Morningstar has hired the law firm White & Case to conduct a formal investigation into the company’s support for the anti-Israel Boycott, Divestment, Sanction (BDS) campaign. This action follows investor advocacy efforts led by JLens that demonstrated anti-Israel discrimination in Morningstar’s Environment, Social, Governance (ESG) products and services. Despite Morningstar’s repeated denials, other whistleblowers and stakeholders corroborated JLens’ concerns and created sustained pressure on the company to formally investigate the extent of Morningstar’s anti-Israel discrimination.
JLens, an investor network that conducts advocacy from a Jewish ESG framework, first sounded the alarm on Morningstar in 2020 following the company’s acquisition of Sustainalytics, a Dutch firm that provides ESG services to values-based investors. According to JLens’ research, Sustainalytics is one of the most sophisticated enablers of the anti-Israel BDS campaign in the global investment field, and was previously owned by PGGM, a Dutch pension that publicly supported BDS. BDS is a politicized campaign that seeks to inflict economic pain on the Israeli side of the two-sided Israeli-Palestinian conflict. The campaign has been officially identified by the US State Department as antisemitic and overwhelmingly condemned by Congress. The German Parliament along with other countries have declared BDS an antisemitic movement.
While Morningstar claims to provide independent and objective ESG research to investors, JLens’ analysis concluded Morningstar promotes the politically biased BDS campaign’s economic warfare tactics by: (1) advising institutional investors how to divest from Israeli and other BDS targeted companies, (2) maintaining divestment lists of BDS targeted companies for their clients, (3) advocating for companies to divest Israeli operations or cease sales to Israeli entities including the Israeli military and government, (4) disproportionately punishing companies with ties to Israel by elevating their ESG risk and controversy scores, and (5) discriminating against companies with ties to Israel by relying on antisemitic, anti-Israel, and extremist sources in ESG research reports.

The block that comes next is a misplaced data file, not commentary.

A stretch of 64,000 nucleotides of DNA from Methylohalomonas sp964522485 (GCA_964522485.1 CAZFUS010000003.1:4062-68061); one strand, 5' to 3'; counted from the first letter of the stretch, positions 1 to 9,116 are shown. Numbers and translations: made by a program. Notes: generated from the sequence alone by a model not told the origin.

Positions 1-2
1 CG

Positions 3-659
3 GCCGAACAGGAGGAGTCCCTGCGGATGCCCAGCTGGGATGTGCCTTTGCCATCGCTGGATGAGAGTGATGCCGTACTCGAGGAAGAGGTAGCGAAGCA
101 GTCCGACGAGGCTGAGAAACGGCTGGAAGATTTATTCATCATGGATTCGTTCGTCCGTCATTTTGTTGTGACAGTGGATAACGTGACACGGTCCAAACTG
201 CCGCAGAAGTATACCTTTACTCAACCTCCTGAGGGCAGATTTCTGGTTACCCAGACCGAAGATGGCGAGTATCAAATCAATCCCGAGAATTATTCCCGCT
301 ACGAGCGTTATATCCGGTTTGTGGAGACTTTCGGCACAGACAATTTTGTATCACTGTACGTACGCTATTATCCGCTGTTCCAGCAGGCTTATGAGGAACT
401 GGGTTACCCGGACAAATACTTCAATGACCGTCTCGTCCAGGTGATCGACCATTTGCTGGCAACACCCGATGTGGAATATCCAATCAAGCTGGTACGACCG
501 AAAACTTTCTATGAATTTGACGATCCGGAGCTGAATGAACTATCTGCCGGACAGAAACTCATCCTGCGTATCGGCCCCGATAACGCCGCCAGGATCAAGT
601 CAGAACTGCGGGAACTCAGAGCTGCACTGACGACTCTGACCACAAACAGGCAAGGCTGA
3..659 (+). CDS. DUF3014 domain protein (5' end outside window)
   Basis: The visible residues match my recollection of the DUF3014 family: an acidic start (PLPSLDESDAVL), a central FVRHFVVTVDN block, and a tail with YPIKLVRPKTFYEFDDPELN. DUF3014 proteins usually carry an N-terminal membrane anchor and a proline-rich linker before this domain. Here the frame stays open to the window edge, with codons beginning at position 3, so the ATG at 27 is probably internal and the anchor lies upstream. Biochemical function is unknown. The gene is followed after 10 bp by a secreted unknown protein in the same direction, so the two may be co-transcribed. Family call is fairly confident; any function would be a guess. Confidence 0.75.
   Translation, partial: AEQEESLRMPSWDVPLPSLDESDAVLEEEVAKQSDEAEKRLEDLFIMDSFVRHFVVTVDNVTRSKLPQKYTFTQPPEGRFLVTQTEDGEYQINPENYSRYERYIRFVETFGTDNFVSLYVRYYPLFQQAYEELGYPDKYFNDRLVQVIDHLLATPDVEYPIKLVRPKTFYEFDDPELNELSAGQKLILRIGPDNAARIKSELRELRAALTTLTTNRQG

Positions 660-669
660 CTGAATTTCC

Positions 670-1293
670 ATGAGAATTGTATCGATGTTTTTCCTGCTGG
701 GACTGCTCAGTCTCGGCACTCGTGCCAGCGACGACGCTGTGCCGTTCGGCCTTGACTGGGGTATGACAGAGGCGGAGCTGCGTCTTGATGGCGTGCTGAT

Morningstar has denied these conclusions, stating that JLens concerns are ‘grossly inaccurate and without merit.’ They ignored JLens and the allegations of other whistleblowers and rapidly conducted an internal investigation which misleadingly declared JLens’ findings were false. A profitable acquisition of Sustaintalytics was seemingly more important than transparency, honesty, and moral leadership. However, Morningstar’s denials grew increasingly untenable as pressure rose on the company to be transparent. In particular, state pensions have begun investigating Morningstar’s BDS support, and leading Jewish organizations including the Jewish Federations of North America have called on Morningstar to release the scope, methodology, and results of the independent investigation into the company’s promotion of boycotts of Israel.
It is encouraging that Morningstar is now disavowing the conclusions reached in its internal investigation by hiring an outside law firm to investigate. However, it is noteworthy that the law firm was handpicked by Morningstar without input from the various stakeholders that raised concerns. It remains to be seen whether the investigation will result in transparency and satisfactory changes at Morningstar, or more of the same dishonesty and denial the company has displayed over the past year. Without transparency on this issue, customers and investors not wishing to support the antisemitic BDS campaign may do so unwittingly by purchasing and relying on Morningstar’s products and services, or by investing in Morningstar.